I picked out a conservative MP because the Conservative front bench old boys club disgusts me. You know? The bullingdon club, and all that. It's not what you know, eh? These people are now telling kids who have nothing - which is of course their fault because we live in a fair and just society, where wealth is linearly tied to effort and ability - that they have to work in Tesco for free, and sneak round employment law by calling it work experience. This is outrageous. Yes, I accept that it was a Labour concept, and that's also outrageous.

    On JSA entitlement - if you're unemployed and looking for work, you're entitled to it. End of. Full time work for no pay in highly profitable organisations seeking to improve their profit margins shouldn't come into it - that of course, is the whole issue, and it's most certainly not good enough for you to say "well actually the law says it IS ok". If I'm not mistaken public outrage has forced the issue on this, and that's to be applauded. It seems maybe people can influence politicians afterall - by boycotting the corporations behind them.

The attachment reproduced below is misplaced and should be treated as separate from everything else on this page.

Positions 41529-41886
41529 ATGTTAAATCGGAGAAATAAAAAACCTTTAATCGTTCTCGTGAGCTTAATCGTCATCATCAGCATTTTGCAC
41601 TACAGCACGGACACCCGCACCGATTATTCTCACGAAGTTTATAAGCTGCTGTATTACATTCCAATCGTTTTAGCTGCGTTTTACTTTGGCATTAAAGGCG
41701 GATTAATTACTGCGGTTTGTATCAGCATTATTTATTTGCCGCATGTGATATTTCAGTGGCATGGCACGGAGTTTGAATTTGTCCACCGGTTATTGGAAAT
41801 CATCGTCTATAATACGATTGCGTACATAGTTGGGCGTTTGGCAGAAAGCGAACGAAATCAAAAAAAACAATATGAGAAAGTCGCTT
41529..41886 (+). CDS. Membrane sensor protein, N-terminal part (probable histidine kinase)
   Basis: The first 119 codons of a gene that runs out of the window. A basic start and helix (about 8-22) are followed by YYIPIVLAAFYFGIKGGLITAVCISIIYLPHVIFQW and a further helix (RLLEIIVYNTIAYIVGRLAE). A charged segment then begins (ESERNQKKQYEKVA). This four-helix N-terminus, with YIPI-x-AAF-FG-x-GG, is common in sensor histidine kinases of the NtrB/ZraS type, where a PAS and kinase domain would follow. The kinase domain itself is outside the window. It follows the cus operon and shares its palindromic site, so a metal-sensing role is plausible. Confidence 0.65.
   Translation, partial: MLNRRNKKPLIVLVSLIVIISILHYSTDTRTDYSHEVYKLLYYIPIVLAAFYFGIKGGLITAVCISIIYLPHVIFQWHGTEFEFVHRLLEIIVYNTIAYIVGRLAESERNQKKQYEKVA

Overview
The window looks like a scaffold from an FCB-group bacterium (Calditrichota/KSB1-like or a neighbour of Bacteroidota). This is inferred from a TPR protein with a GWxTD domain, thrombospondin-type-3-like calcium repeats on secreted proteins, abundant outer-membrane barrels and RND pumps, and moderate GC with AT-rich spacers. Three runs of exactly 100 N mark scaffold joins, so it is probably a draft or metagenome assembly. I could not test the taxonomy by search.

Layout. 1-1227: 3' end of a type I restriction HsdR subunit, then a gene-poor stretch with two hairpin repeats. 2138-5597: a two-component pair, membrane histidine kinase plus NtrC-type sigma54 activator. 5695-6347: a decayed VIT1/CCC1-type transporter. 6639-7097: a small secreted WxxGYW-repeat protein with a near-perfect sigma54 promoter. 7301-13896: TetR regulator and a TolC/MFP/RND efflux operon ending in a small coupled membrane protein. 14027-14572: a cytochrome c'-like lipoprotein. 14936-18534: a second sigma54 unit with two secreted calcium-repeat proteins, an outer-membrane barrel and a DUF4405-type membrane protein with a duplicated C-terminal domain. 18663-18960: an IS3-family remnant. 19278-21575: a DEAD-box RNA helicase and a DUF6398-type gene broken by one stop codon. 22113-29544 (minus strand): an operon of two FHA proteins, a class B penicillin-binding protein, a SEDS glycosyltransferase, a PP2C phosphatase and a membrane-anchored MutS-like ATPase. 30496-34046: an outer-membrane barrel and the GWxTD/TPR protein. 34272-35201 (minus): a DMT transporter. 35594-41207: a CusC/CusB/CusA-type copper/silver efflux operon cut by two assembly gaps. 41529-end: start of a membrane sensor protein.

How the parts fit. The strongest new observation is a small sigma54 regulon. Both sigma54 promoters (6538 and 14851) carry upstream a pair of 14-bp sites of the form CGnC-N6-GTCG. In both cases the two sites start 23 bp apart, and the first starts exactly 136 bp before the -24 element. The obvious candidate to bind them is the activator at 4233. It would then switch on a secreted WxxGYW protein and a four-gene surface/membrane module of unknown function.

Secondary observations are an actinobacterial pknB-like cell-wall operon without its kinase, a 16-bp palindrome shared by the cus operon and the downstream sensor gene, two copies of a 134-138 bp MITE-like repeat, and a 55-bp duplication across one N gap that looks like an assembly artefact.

Until recently I was a member of the Labour party and had tended to vote Labour, but I just can't be doing with any of the Westminster mob anymore. I'll now be voting yes to Scottish independence, and for SNP, because I cannot tolerate Westminster ideology; I can't accept the elite telling kids that they have to work for nothing in Tesco just to get their dole money, which is just about enough to buy food. I can't accept privatisation of the NHS by stelth - thankfully we run the NHS differently in Scotland because it offends our society that health care should be based on ones ability to pay for it. I can't accept being priced out of education, when I come from the first fully literate nation in europe, which fuelled the enlightenment.

    We'll all be better off apart since we're culturally diverging nations.

    1. I think we need to be clearer on what we are actually talking about. The Work Experience Scheme didn't and doesn't involve anyone telling people they need to do anything. It's simply a way of ALLOWING people on JSA to remain on JSA while doing an intern type role for a few weeks.

      If I decided to go work for free when I was on JSA, I would stand to lose my JSA if that work was declared. The 'Work Experience Scheme' is simply a unshackling of the wrists of people looking to get experience. The work programme is different but as we are talking about Tescos who only use the WE scheme, it seems like we are talking about this.

      When it comes to Scotland, I think you may be right. The two countries have too much bad blood between them now, the English don't like the fact more money is spent per head in Scotland, The Scots don't seem to like the political landscape of England..
      Best to be good neighbours than fighting housemates.